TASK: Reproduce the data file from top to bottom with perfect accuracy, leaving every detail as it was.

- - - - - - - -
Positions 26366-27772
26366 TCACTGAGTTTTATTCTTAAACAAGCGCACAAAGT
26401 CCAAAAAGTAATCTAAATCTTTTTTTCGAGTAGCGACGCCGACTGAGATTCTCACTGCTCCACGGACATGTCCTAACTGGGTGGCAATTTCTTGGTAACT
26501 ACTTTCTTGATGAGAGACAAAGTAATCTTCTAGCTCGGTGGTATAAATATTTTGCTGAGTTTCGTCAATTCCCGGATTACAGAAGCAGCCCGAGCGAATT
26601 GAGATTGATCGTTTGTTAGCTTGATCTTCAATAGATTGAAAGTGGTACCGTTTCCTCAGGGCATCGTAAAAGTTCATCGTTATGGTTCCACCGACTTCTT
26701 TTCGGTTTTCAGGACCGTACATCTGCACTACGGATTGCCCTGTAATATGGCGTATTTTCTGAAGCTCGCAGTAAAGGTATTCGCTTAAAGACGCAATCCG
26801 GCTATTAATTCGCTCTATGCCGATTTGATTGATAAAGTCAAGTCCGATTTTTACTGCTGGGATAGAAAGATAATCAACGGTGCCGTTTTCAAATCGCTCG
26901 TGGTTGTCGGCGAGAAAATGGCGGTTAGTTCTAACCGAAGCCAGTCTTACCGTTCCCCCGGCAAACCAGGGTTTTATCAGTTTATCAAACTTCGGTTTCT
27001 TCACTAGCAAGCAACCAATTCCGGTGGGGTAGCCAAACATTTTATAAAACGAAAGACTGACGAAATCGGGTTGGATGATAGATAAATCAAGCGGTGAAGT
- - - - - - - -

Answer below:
Positions 26366-27772
26366 TCACTGAGTTTTATTCTTAAACAAGCGCACAAAGT
26401 CCAAAAAGTAATCTAAATCTTTTTTTCGAGTAGCGACGCCGACTGAGATTCTCACTGCTCCACGGACATGTCCTAACTGGGTGGCAATTTCTTGGTAACT
26501 ACTTTCTTGATGAGAGACAAAGTAATCTTCTAGCTCGGTGGTATAAATATTTTGCTGAGTTTCGTCAATTCCCGGATTACAGAAGCAGCCCGAGCGAATT
26601 GAGATTGATCGTTTGTTAGCTTGATCTTCAATAGATTGAAAGTGGTACCGTTTCCTCAGGGCATCGTAAAAGTTCATCGTTATGGTTCCACCGACTTCTT
26701 TTCGGTTTTCAGGACCGTACATCTGCACTACGGATTGCCCTGTAATATGGCGTATTTTCTGAAGCTCGCAGTAAAGGTATTCGCTTAAAGACGCAATCCG
26801 GCTATTAATTCGCTCTATGCCGATTTGATTGATAAAGTCAAGTCCGATTTTTACTGCTGGGATAGAAAGATAATCAACGGTGCCGTTTTCAAATCGCTCG
26901 TGGTTGTCGGCGAGAAAATGGCGGTTAGTTCTAACCGAAGCCAGTCTTACCGTTCCCCCGGCAAACCAGGGTTTTATCAGTTTATCAAACTTCGGTTTCT
27001 TCACTAGCAAGCAACCAATTCCGGTGGGGTAGCCAAACATTTTATAAAACGAAAGACTGACGAAATCGGGTTGGATGATAGATAAATCAAGCGGTGAAGT